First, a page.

by Paul L. Jenkins, Esq.
As you pursue Social Security Disability benefits, it’s important to understand the most common mistakes people make to ensure your claim is successful.
- Becoming Discouraged.
There are three metaphorical ladder rungs to the Social Security Disability claims determination process: Initial, Reconsideration, and ALJ Hearing.
Claimants often don’t realize that the best chance of winning is at a Hearing that typically occurs one-to-two years after an application is initially filed.
In fact, more than 70% of Claimants must appeal each of two early level “denials” before being given the opportunity to request a Hearing before a U.S. Administrative Law Judge (ALJ).
After these lower level denials, which rarely ever speak to the true merits of an individual case, many claimants miss the 60-day window to request a Hearing. That’s because they either fail to keep up with all the paperwork Social Security sends in the mail, or they simply become discouraged from pursuing the process at its most crucial stage.
- Alleging an Incorrect Disability Onset Date.
Considering that less than 30% of applicants are awarded at either of the first two levels of the process (“Initial” and “Reconsideration”), the biggest early mistake a person can make is asserting an incorrect “alleged onset date” of disability (AOD).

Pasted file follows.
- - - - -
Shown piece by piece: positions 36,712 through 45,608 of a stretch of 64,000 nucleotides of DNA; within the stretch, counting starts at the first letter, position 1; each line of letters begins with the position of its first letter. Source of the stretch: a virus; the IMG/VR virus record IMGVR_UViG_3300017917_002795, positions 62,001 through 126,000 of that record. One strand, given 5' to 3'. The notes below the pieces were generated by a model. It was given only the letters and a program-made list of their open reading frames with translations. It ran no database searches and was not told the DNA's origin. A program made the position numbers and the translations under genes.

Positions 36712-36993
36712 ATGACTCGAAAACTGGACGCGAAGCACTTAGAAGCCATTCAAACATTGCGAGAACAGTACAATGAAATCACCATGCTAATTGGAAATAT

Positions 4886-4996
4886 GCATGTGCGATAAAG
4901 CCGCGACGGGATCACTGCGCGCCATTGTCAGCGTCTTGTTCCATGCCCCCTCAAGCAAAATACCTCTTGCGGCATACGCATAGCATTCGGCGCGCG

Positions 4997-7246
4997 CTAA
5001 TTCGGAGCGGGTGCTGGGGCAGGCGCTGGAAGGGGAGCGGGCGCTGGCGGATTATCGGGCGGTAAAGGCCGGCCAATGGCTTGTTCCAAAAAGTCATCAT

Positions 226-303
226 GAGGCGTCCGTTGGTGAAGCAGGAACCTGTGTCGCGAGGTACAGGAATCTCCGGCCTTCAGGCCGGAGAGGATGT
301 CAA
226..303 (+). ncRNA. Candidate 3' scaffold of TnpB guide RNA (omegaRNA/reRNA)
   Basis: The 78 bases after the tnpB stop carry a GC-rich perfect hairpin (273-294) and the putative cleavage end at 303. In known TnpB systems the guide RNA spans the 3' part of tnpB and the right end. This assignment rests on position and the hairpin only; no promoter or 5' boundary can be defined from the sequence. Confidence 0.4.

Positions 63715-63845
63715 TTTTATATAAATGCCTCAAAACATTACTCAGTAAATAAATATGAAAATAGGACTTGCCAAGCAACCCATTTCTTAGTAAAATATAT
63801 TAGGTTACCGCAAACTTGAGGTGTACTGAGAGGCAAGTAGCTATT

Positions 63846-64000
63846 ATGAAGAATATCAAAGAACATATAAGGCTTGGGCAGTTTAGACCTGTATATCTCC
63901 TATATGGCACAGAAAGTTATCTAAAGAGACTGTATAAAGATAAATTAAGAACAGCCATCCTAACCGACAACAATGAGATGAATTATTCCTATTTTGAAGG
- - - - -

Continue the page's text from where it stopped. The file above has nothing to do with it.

In a Social Security case, the AOD is akin to the sun around which a planet of medical facts revolves. Getting the AOD wrong on the initial application means that the Agency will either fail to identify relevant medical evidence or otherwise fail to properly weigh the value of any medical evidence submitted. Any possibility of an early award is substantially eroded by that single error.
A Claimant might ask “Shouldn’t my AOD be the same as my date last worked?” And the answer is: not necessarily.
The right AOD should be consistent with the best legal theory of disability, marshalling all available medical evidence in support of it. An expert Social Security Disability attorney can help you identify the right AOD to give your disability application the best chance at an early award.
- Not Understanding the Role of Proper and Continuous Medical Treatment.
As challenging as it can be financially to secure and maintain health coverage while not working, a Claimant MUST make every effort to see doctors on a regular basis throughout the entire life cycle of a Social Security Disability claim.